People & Places

Then Again: The idea behind a Vermont camp birthed the Peace Corps

Founders of Camp William James held a reunion in 1977, the first time they had gathered since the camp closed in 1942. Dartmouth College Library

William James was a philosophical heavyweight, but he’s hardly a household name today. If you’ve read him, you probably encountered James in a college philosophy course, or you have unusual reading habits. 

But James deserves recognition in Vermont because of the role he played in a shortlived and mostly forgotten social experiment here that had far-reaching effects. 

In 1910, the last year of his life, James wrote an influential essay titled “The Moral Equivalent of War.” In the piece, he outlined a way he hoped to harness the unity of commitment the public exhibits during wartime and put it to peaceful purposes. James argued that we need to look to the military to find a path to peace. 

“I do not believe that peace either ought to be or will be permanent on this globe, unless the states, pacifically organized, preserve some of the old elements of army-discipline,” he wrote. “A permanently successful peace-economy cannot be a simple pleasure-economy.” 

Along with his love of peace, James admired many virtues the military promoted. Society needed citizens who would be intrepid, he said, forgo “private interest” and condemn “softness.” James wanted to use these qualities to ignite “civic passion.” 

“It is only a question of blowing on the spark until the whole population gets incandescent,” he wrote. He was setting the scene for his big idea — one that wouldn’t be attempted until some college students decided to try it in Vermont three decades after his death.

Philosopher William James called on society to act with what he called the “moral equivalent of war” in everyday life, mustering the determination with which we fight wars and putting it to work for the community good. Camp William James in Vermont was a short-lived but highly influential effort to fulfill that goal. Wikimedia Commons

James called for the formation of a new kind of national service. He wanted to replace military conscription with a draft of young men, especially the wealthy, who he believed could benefit from it the most, to do the hard labor of society. (Given that this was 1910, it’s not surprising that James didn’t include women in his calculation.)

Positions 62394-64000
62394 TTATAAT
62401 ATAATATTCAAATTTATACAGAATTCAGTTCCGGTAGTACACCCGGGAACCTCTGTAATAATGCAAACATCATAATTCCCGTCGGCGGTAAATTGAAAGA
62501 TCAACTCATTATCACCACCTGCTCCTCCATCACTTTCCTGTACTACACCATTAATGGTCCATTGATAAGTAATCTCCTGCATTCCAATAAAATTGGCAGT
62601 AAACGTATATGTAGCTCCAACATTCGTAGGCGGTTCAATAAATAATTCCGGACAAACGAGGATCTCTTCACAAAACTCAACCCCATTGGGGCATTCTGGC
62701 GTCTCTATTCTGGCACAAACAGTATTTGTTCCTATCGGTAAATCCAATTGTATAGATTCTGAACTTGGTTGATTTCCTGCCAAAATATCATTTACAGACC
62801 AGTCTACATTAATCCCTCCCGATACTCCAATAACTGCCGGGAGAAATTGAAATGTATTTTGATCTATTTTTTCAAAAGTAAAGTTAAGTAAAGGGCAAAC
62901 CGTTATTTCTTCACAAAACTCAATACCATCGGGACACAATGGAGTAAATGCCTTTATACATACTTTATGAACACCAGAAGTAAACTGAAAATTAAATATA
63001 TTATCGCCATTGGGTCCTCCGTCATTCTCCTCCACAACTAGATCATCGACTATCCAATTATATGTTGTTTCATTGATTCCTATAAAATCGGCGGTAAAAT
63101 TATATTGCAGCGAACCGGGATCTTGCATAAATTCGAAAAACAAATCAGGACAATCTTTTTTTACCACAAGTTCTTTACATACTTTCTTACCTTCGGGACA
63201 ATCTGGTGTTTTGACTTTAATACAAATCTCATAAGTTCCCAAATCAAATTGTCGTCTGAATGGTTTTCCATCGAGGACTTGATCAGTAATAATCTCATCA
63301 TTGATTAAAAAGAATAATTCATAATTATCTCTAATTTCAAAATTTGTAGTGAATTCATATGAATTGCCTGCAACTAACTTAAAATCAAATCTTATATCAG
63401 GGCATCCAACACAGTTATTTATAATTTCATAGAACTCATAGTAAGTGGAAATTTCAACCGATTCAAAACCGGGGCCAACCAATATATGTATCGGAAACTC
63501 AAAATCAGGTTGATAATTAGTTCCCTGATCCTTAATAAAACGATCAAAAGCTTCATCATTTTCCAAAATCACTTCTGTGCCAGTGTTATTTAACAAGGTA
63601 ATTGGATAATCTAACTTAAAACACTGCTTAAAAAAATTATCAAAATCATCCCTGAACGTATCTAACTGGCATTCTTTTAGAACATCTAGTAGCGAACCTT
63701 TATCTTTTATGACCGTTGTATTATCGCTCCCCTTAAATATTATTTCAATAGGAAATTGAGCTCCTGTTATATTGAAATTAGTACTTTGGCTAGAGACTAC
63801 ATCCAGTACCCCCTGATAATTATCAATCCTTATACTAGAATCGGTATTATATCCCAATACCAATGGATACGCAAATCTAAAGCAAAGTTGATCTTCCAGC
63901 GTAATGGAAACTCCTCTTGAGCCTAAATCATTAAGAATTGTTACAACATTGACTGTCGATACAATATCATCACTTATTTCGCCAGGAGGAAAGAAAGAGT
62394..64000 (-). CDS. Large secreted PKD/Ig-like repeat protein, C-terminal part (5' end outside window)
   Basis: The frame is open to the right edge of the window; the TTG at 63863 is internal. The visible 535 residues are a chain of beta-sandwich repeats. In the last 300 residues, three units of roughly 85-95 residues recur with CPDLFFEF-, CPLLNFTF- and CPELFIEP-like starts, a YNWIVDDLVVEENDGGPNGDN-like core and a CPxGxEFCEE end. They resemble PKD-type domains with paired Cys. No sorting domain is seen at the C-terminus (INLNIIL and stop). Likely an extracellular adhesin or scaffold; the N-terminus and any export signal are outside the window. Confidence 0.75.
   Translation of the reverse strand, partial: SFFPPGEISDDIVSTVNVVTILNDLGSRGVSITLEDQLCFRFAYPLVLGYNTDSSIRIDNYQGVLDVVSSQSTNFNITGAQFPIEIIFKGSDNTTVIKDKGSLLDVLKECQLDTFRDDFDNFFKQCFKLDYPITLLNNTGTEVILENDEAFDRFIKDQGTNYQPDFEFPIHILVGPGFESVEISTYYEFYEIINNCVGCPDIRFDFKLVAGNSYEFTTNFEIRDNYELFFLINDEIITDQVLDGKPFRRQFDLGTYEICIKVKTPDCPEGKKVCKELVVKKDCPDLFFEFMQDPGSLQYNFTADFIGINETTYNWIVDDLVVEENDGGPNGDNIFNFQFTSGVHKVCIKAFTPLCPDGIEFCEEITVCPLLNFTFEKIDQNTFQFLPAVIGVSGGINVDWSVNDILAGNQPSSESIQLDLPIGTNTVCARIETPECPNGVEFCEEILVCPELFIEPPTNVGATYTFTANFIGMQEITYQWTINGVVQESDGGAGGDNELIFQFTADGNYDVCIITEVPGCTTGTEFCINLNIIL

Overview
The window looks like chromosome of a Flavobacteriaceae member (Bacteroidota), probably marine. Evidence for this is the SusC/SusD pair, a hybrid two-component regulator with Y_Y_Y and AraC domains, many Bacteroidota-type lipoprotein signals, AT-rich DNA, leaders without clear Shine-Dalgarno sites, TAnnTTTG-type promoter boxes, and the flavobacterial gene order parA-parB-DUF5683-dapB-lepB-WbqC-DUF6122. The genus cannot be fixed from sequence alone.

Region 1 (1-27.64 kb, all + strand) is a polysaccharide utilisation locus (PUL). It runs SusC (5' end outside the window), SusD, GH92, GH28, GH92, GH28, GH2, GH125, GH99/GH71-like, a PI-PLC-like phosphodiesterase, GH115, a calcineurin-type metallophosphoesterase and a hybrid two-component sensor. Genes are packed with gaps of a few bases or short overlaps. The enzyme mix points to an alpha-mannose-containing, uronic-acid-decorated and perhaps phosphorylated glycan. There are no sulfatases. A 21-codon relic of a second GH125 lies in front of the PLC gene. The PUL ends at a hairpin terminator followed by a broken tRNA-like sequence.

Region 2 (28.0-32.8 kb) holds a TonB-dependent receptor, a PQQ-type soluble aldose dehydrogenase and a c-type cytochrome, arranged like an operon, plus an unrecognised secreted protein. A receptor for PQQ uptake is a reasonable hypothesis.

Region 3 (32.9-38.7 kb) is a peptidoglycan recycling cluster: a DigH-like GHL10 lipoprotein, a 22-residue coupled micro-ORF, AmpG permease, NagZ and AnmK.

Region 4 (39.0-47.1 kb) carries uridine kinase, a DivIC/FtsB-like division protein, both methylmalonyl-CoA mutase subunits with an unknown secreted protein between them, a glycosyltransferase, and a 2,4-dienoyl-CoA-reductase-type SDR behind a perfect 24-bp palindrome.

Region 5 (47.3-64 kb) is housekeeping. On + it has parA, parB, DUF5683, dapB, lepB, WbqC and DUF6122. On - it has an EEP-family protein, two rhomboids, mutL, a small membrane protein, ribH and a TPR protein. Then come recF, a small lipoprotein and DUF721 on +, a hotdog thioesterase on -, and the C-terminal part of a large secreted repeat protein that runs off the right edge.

“To coal and iron mines, to freight trains, to fishing fleets in December, to dishwashing, clothes-washing, and window-washing, to road-building and tunnel-making, to foundries and stoke-holes, and to the frames of skyscrapers, would our gilded youths be drafted off, according to their choice, to get the childishness knocked out of them,” James wrote, “and to come back into society with healthier sympathies and soberer ideas.” 

He saw such projects as society’s best hope, because “war has been the only force that can discipline a whole community, and until an equivalent discipline is organized, I believe that war must have its way.” 

But societal change seldom comes quickly; James was a thinker, and thinkers rarely change the world without help. Before his idea was taken up seriously, the world’s nations had slaughtered an estimated 16 million during World War I, or the ill-named “War to End All Wars.” 

‘American life is barren’

German scholar Eugen Rosenstock-Huessy sought to realize James’ dream by helping create voluntary youth service work camps during the 1920s in Germany. When the Nazis rose to power, however, they took over the camps for their purposes and Rosenstock-Huessy fled to the United States, where he accepted a teaching position at Harvard. 

After an academic dispute, Rosenstock-Huessy moved in 1935 to Norwich, Vermont, and taught at nearby Dartmouth College. 

The United States was just then starting its own youth service work camps, the Civilian Conservation Corps, which employed jobless, unmarried young men. Rosenstock-Huessy faulted the CCC for admitting only disadvantaged youths, which he said created another barrier between social classes. He wanted to bring college-educated, mostly urban, young men back to rural areas. “American life is barren because the city and the farm have become separate,” he said. 

Dartmouth professor Eugen Rosenstock-Huessy inspired students to take up the call of philosopher William James to serve others. Wikimedia Commons